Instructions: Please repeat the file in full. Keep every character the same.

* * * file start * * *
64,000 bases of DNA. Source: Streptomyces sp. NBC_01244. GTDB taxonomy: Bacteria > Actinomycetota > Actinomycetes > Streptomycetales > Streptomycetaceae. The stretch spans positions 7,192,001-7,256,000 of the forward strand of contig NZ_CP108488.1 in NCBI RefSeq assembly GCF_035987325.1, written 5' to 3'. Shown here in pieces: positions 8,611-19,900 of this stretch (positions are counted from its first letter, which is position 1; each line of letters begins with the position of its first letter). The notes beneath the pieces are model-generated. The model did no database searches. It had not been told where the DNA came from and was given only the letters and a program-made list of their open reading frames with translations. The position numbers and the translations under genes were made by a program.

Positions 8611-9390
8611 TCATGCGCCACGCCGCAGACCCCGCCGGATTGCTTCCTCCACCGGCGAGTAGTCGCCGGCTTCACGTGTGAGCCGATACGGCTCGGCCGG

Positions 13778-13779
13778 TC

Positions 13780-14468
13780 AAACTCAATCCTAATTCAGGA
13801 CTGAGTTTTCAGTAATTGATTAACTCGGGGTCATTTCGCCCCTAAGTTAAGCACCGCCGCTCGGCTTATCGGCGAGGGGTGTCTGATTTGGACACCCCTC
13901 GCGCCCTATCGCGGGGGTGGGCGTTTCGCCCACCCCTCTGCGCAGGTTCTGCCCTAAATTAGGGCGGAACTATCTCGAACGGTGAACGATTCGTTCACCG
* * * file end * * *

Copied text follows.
64,000 bases of DNA. Source: Streptomyces sp. NBC_01244. GTDB taxonomy: Bacteria > Actinomycetota > Actinomycetes > Streptomycetales > Streptomycetaceae. The stretch spans positions 7,192,001-7,256,000 of the forward strand of contig NZ_CP108488.1 in NCBI RefSeq assembly GCF_035987325.1, written 5' to 3'. Shown here in pieces: positions 8,611-19,900 of this stretch (positions are counted from its first letter, which is position 1; each line of letters begins with the position of its first letter). The notes beneath the pieces are model-generated. The model did no database searches. It had not been told where the DNA came from and was given only the letters and a program-made list of their open reading frames with translations. The position numbers and the translations under genes were made by a program.

Positions 8611-9390
8611 TCATGCGCCACGCCGCAGACCCCGCCGGATTGCTTCCTCCACCGGCGAGTAGTCGCCGGCTTCACGTGTGAGCCGATACGGCTCGGCCGG

Positions 13778-13779
13778 TC

Positions 13780-14468
13780 AAACTCAATCCTAATTCAGGA
13801 CTGAGTTTTCAGTAATTGATTAACTCGGGGTCATTTCGCCCCTAAGTTAAGCACCGCCGCTCGGCTTATCGGCGAGGGGTGTCTGATTTGGACACCCCTC
13901 GCGCCCTATCGCGGGGGTGGGCGTTTCGCCCACCCCTCTGCGCAGGTTCTGCCCTAAATTAGGGCGGAACTATCTCGAACGGTGAACGATTCGTTCACCG